The ice men can melt savers' hearts. But will their rates stay faithful?

Foreign providers have burnt British fingers before. The Viking invasion should be different, finds Kate Hughes

Forget cod, Bjork and the Vikings, the latest exports from Iceland to grace our shores are their marauding banks – armed, luckily, with some highly competitive savings products.

The most recent newcomer, Kaupthing Edge, landed here last week with an account offering 6.5 per cent interest, instant access and a guarantee to pay 0.3 per cent above the Bank of England base rate for the next five years.

The invaders come in peace – though UK rivals might argue – and their deals, frequently topping the "best buy" savings tables, do tend to be as competitive as they seem.

"These products really are good," says Lisa Taylor of comparison service Moneyfacts. "Along with the new entrant, Icesave's instant access savings account offers 6.3 per cent, is easy to understand and has few conditions. They do not have the same cost base as the big UK banks, which are finding it very difficult to compete."

HSBC, for example, comes close to the rates of Landsbanki, Kaupthing Edge and others, but only if consumers don't take any withdrawals.

What the ice men do next, however, is crucial. Consumers have been burnt before by foreign banks bearing gifts.

For example, the Dutch- owned ING Direct came to the UK offering a bumper instant access rate and attracting a huge inflow of cash deposits – only for rates to be allowed to wilt.

In the case of Kaupthing Edge, though, Kevin Mountford of comparison site Moneysupermarket.com is confident of the new entrant's staying power. "Customers wondering whether their cash will be safe and how rates will fare once Kaupthing has gained a foothold should be happy. Based on its track record in Europe, it should remain competitive.

"The Icelandic banks are entering the market with few products, so their pricing is clear and all the consumer has to do is monitor it."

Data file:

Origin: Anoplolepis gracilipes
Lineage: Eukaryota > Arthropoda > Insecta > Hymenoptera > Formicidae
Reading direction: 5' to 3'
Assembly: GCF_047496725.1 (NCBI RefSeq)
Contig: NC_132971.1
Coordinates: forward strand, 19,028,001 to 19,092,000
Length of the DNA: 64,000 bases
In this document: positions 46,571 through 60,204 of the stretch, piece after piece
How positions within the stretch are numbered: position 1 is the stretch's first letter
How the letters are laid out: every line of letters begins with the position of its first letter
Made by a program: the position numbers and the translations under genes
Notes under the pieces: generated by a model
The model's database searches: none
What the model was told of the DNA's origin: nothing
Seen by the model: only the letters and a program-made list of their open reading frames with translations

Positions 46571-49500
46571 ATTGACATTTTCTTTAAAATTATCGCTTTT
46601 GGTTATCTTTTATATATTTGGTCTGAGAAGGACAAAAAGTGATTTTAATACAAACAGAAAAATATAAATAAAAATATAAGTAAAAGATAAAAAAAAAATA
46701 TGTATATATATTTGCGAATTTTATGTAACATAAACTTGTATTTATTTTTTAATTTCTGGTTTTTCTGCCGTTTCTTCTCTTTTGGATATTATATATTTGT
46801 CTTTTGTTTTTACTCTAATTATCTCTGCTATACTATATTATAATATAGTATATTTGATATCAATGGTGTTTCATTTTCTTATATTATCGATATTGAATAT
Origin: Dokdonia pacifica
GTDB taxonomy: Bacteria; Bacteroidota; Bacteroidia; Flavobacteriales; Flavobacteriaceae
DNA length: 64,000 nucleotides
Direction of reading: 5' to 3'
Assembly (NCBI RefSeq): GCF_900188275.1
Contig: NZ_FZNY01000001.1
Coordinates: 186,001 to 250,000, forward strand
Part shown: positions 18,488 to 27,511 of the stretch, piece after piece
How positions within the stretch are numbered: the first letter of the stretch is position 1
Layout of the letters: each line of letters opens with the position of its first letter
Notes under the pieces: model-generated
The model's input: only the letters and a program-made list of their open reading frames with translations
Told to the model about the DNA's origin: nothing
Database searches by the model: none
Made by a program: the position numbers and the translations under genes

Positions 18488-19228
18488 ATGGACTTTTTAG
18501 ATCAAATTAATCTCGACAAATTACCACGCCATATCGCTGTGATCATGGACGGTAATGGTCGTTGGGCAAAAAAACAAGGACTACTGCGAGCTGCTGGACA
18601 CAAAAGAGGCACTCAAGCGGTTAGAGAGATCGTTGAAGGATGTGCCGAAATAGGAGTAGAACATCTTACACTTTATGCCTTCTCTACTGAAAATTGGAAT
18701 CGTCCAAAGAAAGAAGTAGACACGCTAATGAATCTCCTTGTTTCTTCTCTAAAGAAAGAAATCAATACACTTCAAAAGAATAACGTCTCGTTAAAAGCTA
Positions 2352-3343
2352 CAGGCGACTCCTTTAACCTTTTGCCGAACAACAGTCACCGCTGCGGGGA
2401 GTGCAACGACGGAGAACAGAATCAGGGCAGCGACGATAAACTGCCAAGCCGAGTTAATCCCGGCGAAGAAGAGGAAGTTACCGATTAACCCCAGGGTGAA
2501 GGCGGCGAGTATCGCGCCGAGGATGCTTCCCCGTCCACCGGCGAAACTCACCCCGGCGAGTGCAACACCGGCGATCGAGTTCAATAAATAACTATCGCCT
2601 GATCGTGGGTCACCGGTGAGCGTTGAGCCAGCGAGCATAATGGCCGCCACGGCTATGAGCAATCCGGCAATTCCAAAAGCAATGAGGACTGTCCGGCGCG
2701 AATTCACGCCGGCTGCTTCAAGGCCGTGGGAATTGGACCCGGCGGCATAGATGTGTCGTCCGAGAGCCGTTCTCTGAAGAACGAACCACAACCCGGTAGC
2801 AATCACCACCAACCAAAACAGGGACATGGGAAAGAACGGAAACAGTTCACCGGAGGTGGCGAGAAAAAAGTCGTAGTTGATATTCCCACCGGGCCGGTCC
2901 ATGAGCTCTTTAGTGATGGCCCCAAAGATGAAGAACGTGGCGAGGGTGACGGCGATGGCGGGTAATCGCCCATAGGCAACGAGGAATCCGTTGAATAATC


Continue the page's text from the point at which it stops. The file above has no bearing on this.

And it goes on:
It isn't just Europeans who are cashing in on our market. Indian bank ICICI, whose HiSave easy-access account offers 6.41 per cent, continues to top the savings charts, and Nigeria's FBN Bank is responsible for another easy-access product that matches the Kaupthing Edge offer.

But after stories of scandals in overseas call centres, consumers would be entitled to ask if money held with a foreign bank is safe.

On the surface, the answer has to be yes. Overseas-based providers are subject to the same Financial Services Authority regulations on deposit security, while their customers are protected by the Financial Services Compensation Scheme for 100 per cent of the first £35,000 worth of deposits, under the same rules as the domestic market. And almost every international bank has signed the British Banking Code, which is voluntary but sets out best practice for how banks treat their customers.

It is also worth remembering that the line is blurring between UK and overseas financial companies, with household names like Abbey owned by foreign institutions.

But if consumers are still uncertain about the safety of their money, Mr Mountford says they could spread the risk across a number of accounts, as they should in case of risk in any market.

Suggested Topics
Finacial products from our partners
Property search
Latest stories from i100
Have you tried new the Independent Digital Edition apps?
Independent Dating
and  

By clicking 'Search' you
are agreeing to our
Terms of Use.

ES Rentals

    iJobs Job Widget
    iJobs Money & Business

    Recruitment Genius: Compliance Manager

    £40000 - £60000 per annum: Recruitment Genius: A Compliance Manager is require...

    SThree: Talent Acquisition Consultant

    £22500 - £27000 per annum + OTE £45K: SThree: Since our inception in 1986, STh...

    Recruitment Genius: Experienced Financial Advisers and Paraplanners